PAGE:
When the box arrives, it's time for the fun--trying on pieces. This is where I think Stitch Fix has a leg up over normal shopping. Since the box is shipped to you, you have your entire wardrobe at your disposal when you get these pieces. You can see right away if the things that were sent work with items you already have! You don't have to stand in the dressing room and think, "Do I have anything that will go with this? How will this look with my favorite heels? Do I already have things this color?" To me, that was huge. I'll explain more in a second, when we get to the pictures. 

(A word about the photos: This was my first time doing this, so they're not great. I'm sorry. They will improve in future Stitch Fix posts, I promise!!)

So, here's what comes in your box: 


Five items are in every box. Along with that, you get a pre-paid USPS envelope (A BIG one) that you use to send back whatever you don't want. It's already labeled, all you have to do is put the clothes you don't want in and drop it in the mail box! You also get a note from your stylist, as well as style cards for each item in your Fix. The style cards show two styling ideas for each item. 


As you can see from my note, my stylist, Christine, went above and beyond! She looked at my Pinterest board, and read my notes, and took them seriously! Three of the items I received were directly based on what I asked for, and the other two are totally my style.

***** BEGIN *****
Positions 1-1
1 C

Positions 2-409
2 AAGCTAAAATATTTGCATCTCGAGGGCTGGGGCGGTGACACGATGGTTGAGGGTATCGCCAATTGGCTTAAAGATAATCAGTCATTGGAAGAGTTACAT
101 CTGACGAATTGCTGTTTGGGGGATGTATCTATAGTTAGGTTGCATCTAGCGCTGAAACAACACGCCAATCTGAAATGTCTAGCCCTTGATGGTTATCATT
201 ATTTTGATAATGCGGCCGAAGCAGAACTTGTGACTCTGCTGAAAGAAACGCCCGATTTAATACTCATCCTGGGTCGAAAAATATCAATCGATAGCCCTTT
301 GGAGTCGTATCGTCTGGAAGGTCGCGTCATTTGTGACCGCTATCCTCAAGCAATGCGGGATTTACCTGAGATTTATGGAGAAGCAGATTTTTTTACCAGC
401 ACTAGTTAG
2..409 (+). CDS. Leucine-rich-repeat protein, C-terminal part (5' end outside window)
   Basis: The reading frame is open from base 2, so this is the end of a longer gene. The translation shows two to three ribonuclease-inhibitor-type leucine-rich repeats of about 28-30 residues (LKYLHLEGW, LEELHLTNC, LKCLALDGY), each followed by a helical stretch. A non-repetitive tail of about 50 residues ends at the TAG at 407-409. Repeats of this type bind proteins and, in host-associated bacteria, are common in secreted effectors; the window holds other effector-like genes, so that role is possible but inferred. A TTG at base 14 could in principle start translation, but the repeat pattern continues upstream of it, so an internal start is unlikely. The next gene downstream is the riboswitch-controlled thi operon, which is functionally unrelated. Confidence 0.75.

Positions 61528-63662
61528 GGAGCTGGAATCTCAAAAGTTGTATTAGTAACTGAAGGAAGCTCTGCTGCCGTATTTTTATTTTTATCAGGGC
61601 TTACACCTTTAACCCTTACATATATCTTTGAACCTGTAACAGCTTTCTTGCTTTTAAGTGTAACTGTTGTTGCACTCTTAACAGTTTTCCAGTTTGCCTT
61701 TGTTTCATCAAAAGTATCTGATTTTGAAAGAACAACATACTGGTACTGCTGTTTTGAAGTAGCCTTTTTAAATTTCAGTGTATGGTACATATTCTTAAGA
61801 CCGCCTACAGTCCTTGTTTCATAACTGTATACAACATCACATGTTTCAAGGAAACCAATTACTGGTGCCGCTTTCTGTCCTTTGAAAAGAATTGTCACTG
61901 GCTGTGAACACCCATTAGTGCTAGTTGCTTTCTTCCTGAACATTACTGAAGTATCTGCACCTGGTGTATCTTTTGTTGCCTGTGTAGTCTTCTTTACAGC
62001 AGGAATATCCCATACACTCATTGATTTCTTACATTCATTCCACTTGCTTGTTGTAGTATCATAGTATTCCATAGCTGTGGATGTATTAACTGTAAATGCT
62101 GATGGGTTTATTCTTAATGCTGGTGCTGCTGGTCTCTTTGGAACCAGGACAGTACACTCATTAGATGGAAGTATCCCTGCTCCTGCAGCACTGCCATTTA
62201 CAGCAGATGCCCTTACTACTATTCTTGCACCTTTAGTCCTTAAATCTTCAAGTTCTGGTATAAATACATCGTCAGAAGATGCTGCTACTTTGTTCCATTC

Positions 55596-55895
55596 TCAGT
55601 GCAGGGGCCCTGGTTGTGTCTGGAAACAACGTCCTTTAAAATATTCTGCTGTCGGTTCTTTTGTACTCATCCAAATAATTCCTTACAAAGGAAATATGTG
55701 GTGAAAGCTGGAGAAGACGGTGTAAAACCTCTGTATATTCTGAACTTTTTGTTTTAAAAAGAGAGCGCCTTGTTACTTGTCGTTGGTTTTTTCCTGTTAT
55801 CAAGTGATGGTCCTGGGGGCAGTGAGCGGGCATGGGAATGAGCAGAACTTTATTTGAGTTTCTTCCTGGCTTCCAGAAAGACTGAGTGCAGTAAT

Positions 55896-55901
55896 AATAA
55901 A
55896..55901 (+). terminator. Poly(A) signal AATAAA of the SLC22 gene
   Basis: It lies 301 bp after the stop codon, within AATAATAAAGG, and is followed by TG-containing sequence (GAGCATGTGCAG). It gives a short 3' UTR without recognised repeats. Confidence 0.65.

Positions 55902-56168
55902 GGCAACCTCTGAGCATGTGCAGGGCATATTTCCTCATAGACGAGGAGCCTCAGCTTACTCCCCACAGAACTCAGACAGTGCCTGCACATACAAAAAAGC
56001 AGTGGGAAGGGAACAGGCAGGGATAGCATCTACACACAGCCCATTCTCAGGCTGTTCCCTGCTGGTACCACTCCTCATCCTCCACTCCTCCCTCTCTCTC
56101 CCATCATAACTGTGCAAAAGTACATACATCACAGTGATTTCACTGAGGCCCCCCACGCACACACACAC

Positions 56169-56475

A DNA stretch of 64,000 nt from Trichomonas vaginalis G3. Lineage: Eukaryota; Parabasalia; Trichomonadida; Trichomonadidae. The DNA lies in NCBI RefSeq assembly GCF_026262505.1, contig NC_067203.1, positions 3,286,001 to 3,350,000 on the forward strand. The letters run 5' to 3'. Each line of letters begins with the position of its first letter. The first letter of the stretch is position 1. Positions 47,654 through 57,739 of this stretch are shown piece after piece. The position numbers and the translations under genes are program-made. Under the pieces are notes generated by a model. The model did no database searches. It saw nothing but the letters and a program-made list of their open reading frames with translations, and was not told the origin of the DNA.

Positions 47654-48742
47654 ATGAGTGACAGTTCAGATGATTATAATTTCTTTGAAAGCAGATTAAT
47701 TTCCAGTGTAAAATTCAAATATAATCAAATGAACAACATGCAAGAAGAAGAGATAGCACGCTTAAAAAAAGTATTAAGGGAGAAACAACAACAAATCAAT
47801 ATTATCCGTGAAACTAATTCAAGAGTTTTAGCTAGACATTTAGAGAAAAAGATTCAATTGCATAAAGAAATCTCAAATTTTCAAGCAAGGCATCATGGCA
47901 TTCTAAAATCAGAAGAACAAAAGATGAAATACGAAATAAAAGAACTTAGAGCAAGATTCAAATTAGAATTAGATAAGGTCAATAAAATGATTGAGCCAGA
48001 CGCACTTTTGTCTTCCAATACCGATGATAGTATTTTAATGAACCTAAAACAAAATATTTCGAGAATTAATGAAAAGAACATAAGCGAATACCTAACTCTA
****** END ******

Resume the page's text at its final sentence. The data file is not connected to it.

So, here go the clothes: 

Item Number 1: Pixley Greenich Striped Knit Top $48 


I love a good Breton top, which is evident on my Pinterest page, so Christine knew what she was doing when she sent me this! It was heavy, almost sweater-like weight, so it's not just a t-shirt. It was very comfortable and soft, and I loved it--except....


Elbow patches that weren't elbow patches. These are more like forearm patches on me, because the sleeves were too long--I have short arms--so it didn't work the way it was supposed to work, and made the shirt look too big. I loved this item, except for those dang patches!

(Styled with my Talbots jeans--so many jeans are long on me, and I should've rolled the cuffs, but I was in a hurry to show gorgeous clothes to everyone! The earrings are Silpada studs.) 

Verdict: Returned


Item Number 2: 41 Hawthorn Nadia Cargo Rain Jacket $78